Cogitation 47/224 Friday 22 November 2019 Maud Lewis was a folk artist. The film Maudie paints Maud’s life on the canvas of her relationships with family, community, husband–and art.
On November 12, snow and cold closed Greencroft Community Center where I was scheduled to introduce the showing of Maudie and lead the discussion following. A week later the session took place, the third of four Favorite Feature Films offered among the Fall 2019 courses in the Lifelong Learning Institute of Elkhart County, Indiana.
Maud Lewis would have taken the day to add glorious scenes of snow in her paintings of hills, sky, woods, birds, fields, horses, oxen, cows, harbor, sea, lighthouses, villages, wildlife, children and a few adults, around her Atlantic Canada home in Nova Scotia. ,
I’ve adapted my introduction to Maudie and added photos of her paintings from our visit last month to the Art Gallery of Nova Scotia in Halifax. Maudie is a docudrama, based on the true story of Maud and Everett Lewis and other people who lived in western Nova Scotia. In the nature of docudrama, it is drama, history, and a love story wrapped around real people, but portrayed with dramatic license.
Maud Lewis works at the Art Gallery of Nova Scotia
Judging from her paintings, Maud Lewis (1901-1970) loved spring, every season, actually, Tulips and blossoms appeared in profusion in her works. The beloved folk artist painted all seasons, often using the same scene, just changing the season.
Typical of her style, in winter the upper hills would be green while the lower hills, showing children going to school, a cutter running about, or oxen pulling a sleigh of logs, would be on snow-covered ground. Maud consistently painted winter scenes with maples and oaks in fall foliage.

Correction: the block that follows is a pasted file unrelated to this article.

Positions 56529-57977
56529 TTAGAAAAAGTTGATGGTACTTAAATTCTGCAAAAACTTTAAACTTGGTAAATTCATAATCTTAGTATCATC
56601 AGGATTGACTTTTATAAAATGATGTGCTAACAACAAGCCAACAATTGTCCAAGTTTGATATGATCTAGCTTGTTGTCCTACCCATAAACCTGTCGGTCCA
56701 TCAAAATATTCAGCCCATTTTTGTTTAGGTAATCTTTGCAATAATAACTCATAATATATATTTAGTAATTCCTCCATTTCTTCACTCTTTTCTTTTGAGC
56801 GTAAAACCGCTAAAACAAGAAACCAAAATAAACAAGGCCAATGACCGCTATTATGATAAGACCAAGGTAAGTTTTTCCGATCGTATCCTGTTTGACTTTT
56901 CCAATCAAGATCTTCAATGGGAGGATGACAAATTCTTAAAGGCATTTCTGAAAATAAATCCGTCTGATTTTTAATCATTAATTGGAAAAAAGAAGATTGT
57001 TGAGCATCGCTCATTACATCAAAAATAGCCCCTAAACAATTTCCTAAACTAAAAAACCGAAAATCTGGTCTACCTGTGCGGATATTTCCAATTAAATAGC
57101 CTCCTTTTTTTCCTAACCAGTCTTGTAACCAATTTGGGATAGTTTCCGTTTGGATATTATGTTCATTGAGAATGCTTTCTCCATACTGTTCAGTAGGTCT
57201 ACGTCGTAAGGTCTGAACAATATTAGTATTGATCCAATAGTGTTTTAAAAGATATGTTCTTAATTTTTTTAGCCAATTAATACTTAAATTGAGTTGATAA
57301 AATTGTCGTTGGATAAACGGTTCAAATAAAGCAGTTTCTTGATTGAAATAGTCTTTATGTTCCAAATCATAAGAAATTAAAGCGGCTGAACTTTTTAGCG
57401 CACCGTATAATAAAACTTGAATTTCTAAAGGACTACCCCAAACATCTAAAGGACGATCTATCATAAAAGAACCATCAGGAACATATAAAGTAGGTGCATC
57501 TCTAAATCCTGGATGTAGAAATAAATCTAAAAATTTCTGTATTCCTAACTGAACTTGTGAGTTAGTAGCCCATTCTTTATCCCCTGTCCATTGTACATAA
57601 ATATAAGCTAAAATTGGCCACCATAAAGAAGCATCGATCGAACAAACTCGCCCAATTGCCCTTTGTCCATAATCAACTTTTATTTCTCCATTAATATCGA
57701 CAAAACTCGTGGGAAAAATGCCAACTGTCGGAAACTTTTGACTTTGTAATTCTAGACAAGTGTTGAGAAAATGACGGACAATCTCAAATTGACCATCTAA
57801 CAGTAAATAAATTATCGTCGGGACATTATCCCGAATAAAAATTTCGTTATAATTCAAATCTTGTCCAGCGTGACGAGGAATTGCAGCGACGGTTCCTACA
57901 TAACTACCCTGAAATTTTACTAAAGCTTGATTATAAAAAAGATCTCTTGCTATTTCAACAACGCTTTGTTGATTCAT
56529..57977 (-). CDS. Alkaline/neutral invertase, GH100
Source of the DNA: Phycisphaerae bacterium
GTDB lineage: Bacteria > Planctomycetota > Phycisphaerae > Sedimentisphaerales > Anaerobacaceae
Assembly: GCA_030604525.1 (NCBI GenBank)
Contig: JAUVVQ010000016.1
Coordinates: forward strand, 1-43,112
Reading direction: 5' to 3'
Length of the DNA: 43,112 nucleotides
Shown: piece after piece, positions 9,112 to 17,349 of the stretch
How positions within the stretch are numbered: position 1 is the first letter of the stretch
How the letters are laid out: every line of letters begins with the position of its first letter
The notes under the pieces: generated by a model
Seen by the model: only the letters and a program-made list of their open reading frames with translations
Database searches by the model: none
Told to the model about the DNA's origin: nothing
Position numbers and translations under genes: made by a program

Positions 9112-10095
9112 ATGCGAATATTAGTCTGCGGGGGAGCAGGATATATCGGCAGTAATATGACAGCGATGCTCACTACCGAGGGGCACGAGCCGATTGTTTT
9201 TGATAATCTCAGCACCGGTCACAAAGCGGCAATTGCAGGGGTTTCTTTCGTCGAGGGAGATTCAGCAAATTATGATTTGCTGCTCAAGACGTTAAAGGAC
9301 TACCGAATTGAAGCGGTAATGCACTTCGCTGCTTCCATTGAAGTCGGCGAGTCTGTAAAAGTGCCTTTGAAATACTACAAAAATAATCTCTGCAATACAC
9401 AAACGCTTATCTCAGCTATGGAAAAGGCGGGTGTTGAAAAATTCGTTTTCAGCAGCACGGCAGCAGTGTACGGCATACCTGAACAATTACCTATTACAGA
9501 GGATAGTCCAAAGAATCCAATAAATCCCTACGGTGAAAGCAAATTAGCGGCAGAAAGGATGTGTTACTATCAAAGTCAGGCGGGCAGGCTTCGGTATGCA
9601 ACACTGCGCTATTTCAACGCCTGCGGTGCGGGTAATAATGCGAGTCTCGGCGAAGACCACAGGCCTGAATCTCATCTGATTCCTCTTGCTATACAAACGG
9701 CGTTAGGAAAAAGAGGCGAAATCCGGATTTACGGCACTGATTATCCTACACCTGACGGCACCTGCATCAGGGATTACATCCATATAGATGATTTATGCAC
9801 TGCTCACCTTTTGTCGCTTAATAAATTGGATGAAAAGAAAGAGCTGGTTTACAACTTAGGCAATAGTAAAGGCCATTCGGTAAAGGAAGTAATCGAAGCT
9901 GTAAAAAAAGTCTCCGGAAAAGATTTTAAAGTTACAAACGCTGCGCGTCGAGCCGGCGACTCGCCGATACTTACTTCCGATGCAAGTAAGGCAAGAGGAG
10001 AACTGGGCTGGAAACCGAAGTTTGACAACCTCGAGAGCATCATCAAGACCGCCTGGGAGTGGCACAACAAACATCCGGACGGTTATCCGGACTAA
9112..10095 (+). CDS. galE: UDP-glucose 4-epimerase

Maud Kathleen (Dowley) Lewis lived in western Nova Scotia’s Yarmouth & Acadian Shores and Bay of Fundy and Annapolis Valley regions. Maud spent her entire life within one-hour’s drive of her birthplace in South Ohio and her married life in Marshalltown, near Digby.
In mid-October we had planned to take the ferry from Saint John, New Brunswick to Digby to visit Maud’s home area, but when I inquired many weeks in advance, I learned the ferry would be put in dry dock two days before our arrival. Therefore, we took the long road to Halifax, in driving wind and rain, hardly the stuff that would have made for a pleasant ferry crossing. We did not visit Digby (this time), instead concentrated on her work at the Art Gallery of Nova Scotia.
Maudie, the docudrama
British-born actress Sally Hawkins plays Maud in Maudie. The true-life story, with some adaptations, is sad and funny, beautiful and moving, shocking and disturbing, inspiring and heartbreaking, lovely and moving, and infused with moments of humour. It centers on a woman with spirit, spunk, gentle stubbornness, determination, loneliness, soul, passion to paint, surprising contentment, joy.
Most printed sources say Maud was born March 7, 1903, but her biographer Lance Woolaver checked the census record of 1911 and found that birth-date to be March 7, 1901. There is no birth certificate for “Little Maud” as she was known. Woolaver’s biography is Maud Lewis The Heart on the Door (2016, 493 pp).
Why the two-year discrepancy is one of the mysteries that surround Maud’s inspiring story. What is not a mystery is that she had an extraordinary talent that set her apart from her contemporaries.